Your regular tricep exercises may get the job done in the short term, but long term progress requires some measure of variation. Here are six exercises that are proven effective -- you may know some, others may be new, but mixing things up is the best short cut to strong triceps.
While not explicitly stated, all these exercises assume that you keep your abs tense at all times for proper back support.
Most gyms have dip bars or a dip machine. If you don't have access to either, setting two sturdy chairs about 1.5 feet apart with backs facing each other works just fine. Either way, hoist yourself up so that you support your bodyweight on your hands. Bend your knees and cross your ankles for balance. Slowly descend, leaning slightly forwards while keeping your abs tense. Focus on triceps; you're using both chest/shoulders and triceps in the exercise, but you'll be surprised about to what extent you can control which muscle group is used most.
Cable Pushdowns (aka. Cable Pressdowns)
Stand in front of the pushdown machine with a short bar attached to the upper pulley. You may use a straight or angled bar, or a rope; whatever feels ok for your wrists. Place your feet about shoulder-width apart, knees slightly bent for balance, and your back straight. Shoulders should be a neutral, relaxed position with your elbows firmly tucked against your sides at all times as you push the bar down to a full contraction.
Overhead Tricep Extensions
Assume a position similar to the cable pushdowns described above, except you attach a rope to the lower pulley and stand with your back towards the machine. Elbows should point up but remain as firmly stationary as before. You may have to lean forward a little for balance; that's ok, just don't do any swaying while doing the actual exercise. While these extensions are great for accomplishing a full stretch and full contraction, expect to be a tad weaker so start easy.
Close Grip Bench Presses
Lie down on a bench as you would when doing regular bench presses, except assume a narrower grip (about a foot between thumbs) and bring the bar down to your lower pecs. Squeeze your scapulae together and keep your shoulders against the pad to keep the focus on triceps rather than anterior deltoids.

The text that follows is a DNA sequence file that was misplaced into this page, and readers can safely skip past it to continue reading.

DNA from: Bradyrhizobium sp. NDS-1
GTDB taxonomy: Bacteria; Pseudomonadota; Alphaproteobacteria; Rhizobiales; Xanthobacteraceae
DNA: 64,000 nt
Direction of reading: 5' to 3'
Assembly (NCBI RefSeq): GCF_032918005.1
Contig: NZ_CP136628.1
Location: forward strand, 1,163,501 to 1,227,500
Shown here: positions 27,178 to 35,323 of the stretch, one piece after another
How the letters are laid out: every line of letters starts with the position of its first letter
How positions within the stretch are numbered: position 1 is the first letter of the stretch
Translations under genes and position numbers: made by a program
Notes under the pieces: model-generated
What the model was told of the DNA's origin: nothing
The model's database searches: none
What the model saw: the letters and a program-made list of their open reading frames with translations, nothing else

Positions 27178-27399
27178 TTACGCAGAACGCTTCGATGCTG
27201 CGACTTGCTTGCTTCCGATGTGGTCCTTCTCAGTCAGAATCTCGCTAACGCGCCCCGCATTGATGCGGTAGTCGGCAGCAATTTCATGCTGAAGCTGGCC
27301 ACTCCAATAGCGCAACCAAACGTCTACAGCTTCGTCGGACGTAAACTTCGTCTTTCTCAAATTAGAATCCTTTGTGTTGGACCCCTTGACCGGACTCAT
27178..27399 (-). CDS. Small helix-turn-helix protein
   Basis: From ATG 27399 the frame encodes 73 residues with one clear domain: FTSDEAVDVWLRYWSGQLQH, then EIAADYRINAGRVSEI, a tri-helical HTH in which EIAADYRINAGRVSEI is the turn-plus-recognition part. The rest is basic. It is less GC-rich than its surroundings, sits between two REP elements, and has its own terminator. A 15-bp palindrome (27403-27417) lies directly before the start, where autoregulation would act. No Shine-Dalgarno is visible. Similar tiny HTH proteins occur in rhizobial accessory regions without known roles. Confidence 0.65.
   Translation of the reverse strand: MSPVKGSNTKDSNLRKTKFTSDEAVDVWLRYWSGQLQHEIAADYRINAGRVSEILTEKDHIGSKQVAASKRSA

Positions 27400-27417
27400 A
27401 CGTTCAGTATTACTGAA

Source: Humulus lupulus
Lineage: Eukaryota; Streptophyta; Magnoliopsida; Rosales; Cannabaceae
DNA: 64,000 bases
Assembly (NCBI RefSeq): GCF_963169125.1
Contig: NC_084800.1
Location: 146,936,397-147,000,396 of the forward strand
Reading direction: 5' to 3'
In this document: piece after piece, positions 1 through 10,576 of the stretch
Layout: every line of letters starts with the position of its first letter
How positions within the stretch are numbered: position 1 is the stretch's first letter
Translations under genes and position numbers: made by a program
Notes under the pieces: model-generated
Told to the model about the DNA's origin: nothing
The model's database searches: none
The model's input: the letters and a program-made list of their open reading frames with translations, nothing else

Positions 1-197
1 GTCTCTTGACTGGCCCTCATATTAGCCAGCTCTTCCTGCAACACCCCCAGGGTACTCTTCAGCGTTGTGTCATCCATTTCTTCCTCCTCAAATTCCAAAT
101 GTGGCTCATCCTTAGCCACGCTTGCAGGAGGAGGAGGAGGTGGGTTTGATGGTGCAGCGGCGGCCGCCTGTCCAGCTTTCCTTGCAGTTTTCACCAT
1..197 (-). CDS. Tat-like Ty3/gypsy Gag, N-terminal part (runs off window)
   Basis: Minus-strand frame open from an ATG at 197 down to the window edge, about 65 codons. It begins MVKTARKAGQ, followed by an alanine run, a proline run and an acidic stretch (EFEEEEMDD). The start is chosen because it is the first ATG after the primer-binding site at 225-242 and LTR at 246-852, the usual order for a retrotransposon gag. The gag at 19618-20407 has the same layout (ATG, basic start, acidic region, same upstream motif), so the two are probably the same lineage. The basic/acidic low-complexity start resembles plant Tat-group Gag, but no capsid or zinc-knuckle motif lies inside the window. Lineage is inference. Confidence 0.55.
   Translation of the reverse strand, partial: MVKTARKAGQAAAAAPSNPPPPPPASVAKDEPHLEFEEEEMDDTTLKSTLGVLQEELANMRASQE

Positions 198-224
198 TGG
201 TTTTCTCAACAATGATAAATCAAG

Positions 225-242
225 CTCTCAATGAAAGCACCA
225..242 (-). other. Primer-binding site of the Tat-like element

Lie down on a bench with your head just by the edge and a barbell held above your forehead with straight arms and a semi-narrow grip. Slowly let the barbell down towards your head, making sure to keep your elbows pointing straight up. As you achieve full stretch, push back up to the starting position. Note: some people prefer to do this with a cambered bar (EZ bar) as it's easier on the wrists. While one of the most effective tricep exercises around, also note that "monkey grip," ie. putting the thumb on the same side as the rest of the fingers, is not recommended unless you have a burning desire to find out how this exercise got its name.
One Arm Dumbbell Extensions
Sit straight up, legs apart and feet firmly on the floor for balance, with a dumbbell up above your head. Bend your elbow, slowly letting the dumbbell descend behind your head before you make a distinct turn and push the dumbbell back up. Keep the elbow stationary the whole time -- you may put your spare hand on your upper arm for extra support.
Closing Thoughts on Variation
The philosophy of keeping the muscles guessing by mixing things up applies not only to the exercises, but the poundage and number of repetitions as well. If you always choose a weight that you can do 10 strict reps with, your body tends to get used to that. Once it feels comfortable that it can handle this predictable workload each week, why would it improve?
While switching exercises around goes half the distance, go for broke by alternating high reps with low weight (ie. 12 to 20 reps) and low reps with heavy weights (six to eight reps). A note on the latter portion: this is assuming you've reached at least intermediate level, as you need to have some experience and feel comfortable with proper form before safely tackling the low rep/heavy weight weeks. Having said that, you have nothing to lose and everything to gain from keeping your muscles on their toes. Good luck!